Managing Data Center Challenges – Proving Return On Investment
Posted on Thursday, June 23, 2016
Although investment in IT infrastructure continues to grow, the Chief Technical Officer (CTO) is still under considerable pressure to prove the financial returns on every single investment. For some projects this will be easier than others.
Proving the return on investment (ROI) of a new DR system is complex, but far less abstract than quantifying the financial implications of increased drive capacities.
ROI has become so important that it actually becomes a prominent factor in the purchasing process. Hardware, software, maintenance and services are all liable to the same level of scrutiny.
The problems of proving ROI
Creating a return on investment is obviously important to avoid wasted spend. But is a negligible positive return acceptable, or does it have to be more significant? And do the CTO and Chief Financial Officer (CFO) agree on what represents a satisfactory return?
And because your hardware is subject to frequent refresh, this ROI calculation needs to be repeated time and again. Ironically, few C-suite executives are interested in how the time spent recalculating ROI constantly actually eats into those returns.
Keeping hardware operational for longer
Perhaps the easiest way to boost IT ROI is simply by extending the lifespan of existing hardware. OEMs attach artificial end of service dates to their equipment, suggesting that it will no longer function correctly beyond that point.
But the reality is that these systems will continue to work perfectly for another three to five years when backed by a suitable maintenance and support contract. And the longer you can keep hardware running productively, the greater the return on original investment.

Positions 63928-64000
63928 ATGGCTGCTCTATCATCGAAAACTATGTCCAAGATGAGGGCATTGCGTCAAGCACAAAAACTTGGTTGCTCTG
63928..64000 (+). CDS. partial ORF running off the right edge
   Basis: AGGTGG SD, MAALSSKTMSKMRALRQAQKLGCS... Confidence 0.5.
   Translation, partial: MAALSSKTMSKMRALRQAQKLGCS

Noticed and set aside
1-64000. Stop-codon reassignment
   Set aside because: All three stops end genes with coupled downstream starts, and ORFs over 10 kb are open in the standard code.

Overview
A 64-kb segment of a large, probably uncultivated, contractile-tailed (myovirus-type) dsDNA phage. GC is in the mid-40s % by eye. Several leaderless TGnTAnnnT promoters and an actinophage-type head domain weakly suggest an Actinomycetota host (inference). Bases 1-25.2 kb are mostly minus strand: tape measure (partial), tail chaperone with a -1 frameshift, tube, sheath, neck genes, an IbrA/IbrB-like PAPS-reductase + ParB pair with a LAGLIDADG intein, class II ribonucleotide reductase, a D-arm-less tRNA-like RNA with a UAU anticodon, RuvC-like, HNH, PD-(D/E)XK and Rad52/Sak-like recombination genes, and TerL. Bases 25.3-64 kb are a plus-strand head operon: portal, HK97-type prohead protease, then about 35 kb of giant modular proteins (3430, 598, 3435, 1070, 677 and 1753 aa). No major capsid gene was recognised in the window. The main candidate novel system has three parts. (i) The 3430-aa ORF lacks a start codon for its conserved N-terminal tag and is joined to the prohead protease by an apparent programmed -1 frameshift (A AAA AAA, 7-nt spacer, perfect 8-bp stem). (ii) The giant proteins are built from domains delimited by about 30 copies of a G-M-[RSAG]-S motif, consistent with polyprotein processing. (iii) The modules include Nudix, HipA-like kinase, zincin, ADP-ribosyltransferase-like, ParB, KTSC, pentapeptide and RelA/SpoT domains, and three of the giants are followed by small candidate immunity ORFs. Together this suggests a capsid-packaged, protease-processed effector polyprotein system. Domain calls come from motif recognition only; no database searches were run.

Even if existing systems no longer offer the speed or capacity required for line of business applications, they can still be redeployed for secondary applications. Using redundant disk arrays to replace slow, off-line tape archives increases the availability of legacy data for instance. Which means that you can begin to realize additional value from the information your organization already holds, simply because it is more easily accessed.
In this way your business can increase available ROI – which will be a pleasant surprise for your CFO.
For more help and advice on improving the ROI of your post-warranty EMC and NetApp storage, please get in touch.
TPM Myths – Spare Part Shortages
There are many myths surrounding third party maintenance. Here we debunk the one about spare parts availability.
TPM Myths - Defined Hardware Lifespans
There are many myths surrounding third party maintenance – here we debunk the one about imminent hardware failure.